Finally, Marie Curie with her husband Pierre Curie were honored in 1903 for their work on radioactivity. Marie Curie is the only woman to have received two Nobel prizes, her second award being in 1911 for work in Chemistry.
As early as 1870, Dean and Professor Stillman Robinson introduced physics to the University of Illinois. Just two years later, the Physics Laboratory was operational and started producing quality research.
Through history, the Department has been associated with 13 Nobel Laureates, including John Bardeen, the only person to have two Nobel Prizes in Physics. The recipients have been recognized for their contributions to the theory of superconductors and superfluids, the invention of the separated oscillatory fields method, discoveries concerning the classification of elementary particles and their interactions, the discovery of the antiproton, and the determination of the magnetic moment of the electron.
Facilities on campus include the Physics Machine Shop, the Physics Liquid Helium Facility, the Physics Interaction Room, and the Virtual Physics and Astronomy Library. Departmental community outreach includes the physics van, a traveling science show for kids.
Ohio State University boasts a strong outreach to women and children interested in physics through the OSU Women in Physics Blog, the GRASP program (Girls Reaching to Achieve in Sports and Physics), and the Breakfast of Science Champions for middle school students.
There are three main centers for research, the Center for Cosmology and Astro-Particle Physics, the Center for Exploration of Novel Complex Materials, and the Center for Emergent Materials. Research is supported by a number of excellent facilities, the Electronics Laboratory, the Science and Engineering Library, the Nanosystems Laboratory, and the Physics Computing Facility.
The department has been the home of two Nobel Laureates, and two Max Planck Award recipients.
In an effort to increase the program’s diversity, the department offers an MS to PhD Bridge program. This is for students with a Bachelor’s degree in Physics who would like to pursue doctoral work, but require additional training or course work.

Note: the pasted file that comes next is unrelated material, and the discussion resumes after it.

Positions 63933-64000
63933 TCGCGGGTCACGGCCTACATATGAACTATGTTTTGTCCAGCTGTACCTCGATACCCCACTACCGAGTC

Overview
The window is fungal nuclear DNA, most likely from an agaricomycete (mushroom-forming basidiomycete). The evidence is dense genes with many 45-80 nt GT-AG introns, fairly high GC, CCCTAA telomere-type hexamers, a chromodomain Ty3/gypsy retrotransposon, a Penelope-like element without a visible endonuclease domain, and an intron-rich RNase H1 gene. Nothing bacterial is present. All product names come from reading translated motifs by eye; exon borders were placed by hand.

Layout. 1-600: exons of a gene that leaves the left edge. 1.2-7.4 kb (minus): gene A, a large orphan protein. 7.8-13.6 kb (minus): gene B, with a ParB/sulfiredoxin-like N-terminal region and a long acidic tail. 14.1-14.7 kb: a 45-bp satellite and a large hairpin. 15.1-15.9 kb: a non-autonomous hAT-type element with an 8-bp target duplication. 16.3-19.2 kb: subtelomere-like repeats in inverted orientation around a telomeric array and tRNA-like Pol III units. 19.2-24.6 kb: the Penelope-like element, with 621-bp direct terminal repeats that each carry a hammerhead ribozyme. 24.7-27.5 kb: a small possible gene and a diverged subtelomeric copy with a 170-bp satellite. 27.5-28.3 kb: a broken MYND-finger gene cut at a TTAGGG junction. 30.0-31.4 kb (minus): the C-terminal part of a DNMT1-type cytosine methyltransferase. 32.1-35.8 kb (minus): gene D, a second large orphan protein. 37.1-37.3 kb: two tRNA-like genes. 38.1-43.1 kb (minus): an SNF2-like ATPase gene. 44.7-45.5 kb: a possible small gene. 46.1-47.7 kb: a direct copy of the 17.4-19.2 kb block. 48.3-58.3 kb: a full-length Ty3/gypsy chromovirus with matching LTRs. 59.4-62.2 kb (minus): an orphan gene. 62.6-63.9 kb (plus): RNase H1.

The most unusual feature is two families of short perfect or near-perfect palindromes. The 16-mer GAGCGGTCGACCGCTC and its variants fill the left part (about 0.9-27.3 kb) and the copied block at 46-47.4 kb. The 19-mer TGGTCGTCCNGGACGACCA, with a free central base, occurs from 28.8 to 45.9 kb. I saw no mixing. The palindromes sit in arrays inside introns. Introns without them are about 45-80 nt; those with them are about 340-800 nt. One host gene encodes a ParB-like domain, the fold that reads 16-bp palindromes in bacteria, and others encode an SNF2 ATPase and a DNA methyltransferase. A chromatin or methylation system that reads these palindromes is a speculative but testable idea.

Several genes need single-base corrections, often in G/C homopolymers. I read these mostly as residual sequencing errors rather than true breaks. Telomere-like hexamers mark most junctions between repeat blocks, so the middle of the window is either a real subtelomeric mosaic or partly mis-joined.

The University of Wisconsin awarded its first PhD in Physics in 1899 and has continued to provide excellent education and research since then. The passion for Physics in education can be seen through the community outreach program; the Ingersoll Physics Museum is open to the public for free, and the Wonders of Physics Show travels around the United States engaging children and families.
The department engages on campus as well with a number of interdisciplinary programs such as the Biophysics program, the Center for Plasma Theory and Computation, the Fusion Technology Institute, the IceCube Neutrino Observatory, the Neuroscience Training Program, and the Women in Science and Engineering Leadership Institute.
On campus facilities supplementing research include the Advanced Computing Initiative, the Materials Science Center, and the Physical Sciences Laboratory.
Santa Cruz, California
Research of Condensed Matter is a strong area for the Physics Department at the University of California at Santa Cruz. There is also a well-established Institute for Particle Physics on campus. The Institute has been recognized for its development of custom readout electronics and silicon micro-strip sensors.
The various observatories managed by UC include the Lick Observatory, numerous technical labs, and a joint partnership with the Keck Observatory in Hawaii. Other research associations include the Stanford Linear Accelerator Center, the Stanford Synchrotron Radiation Laboratory, and the Center for Adaptive Optics.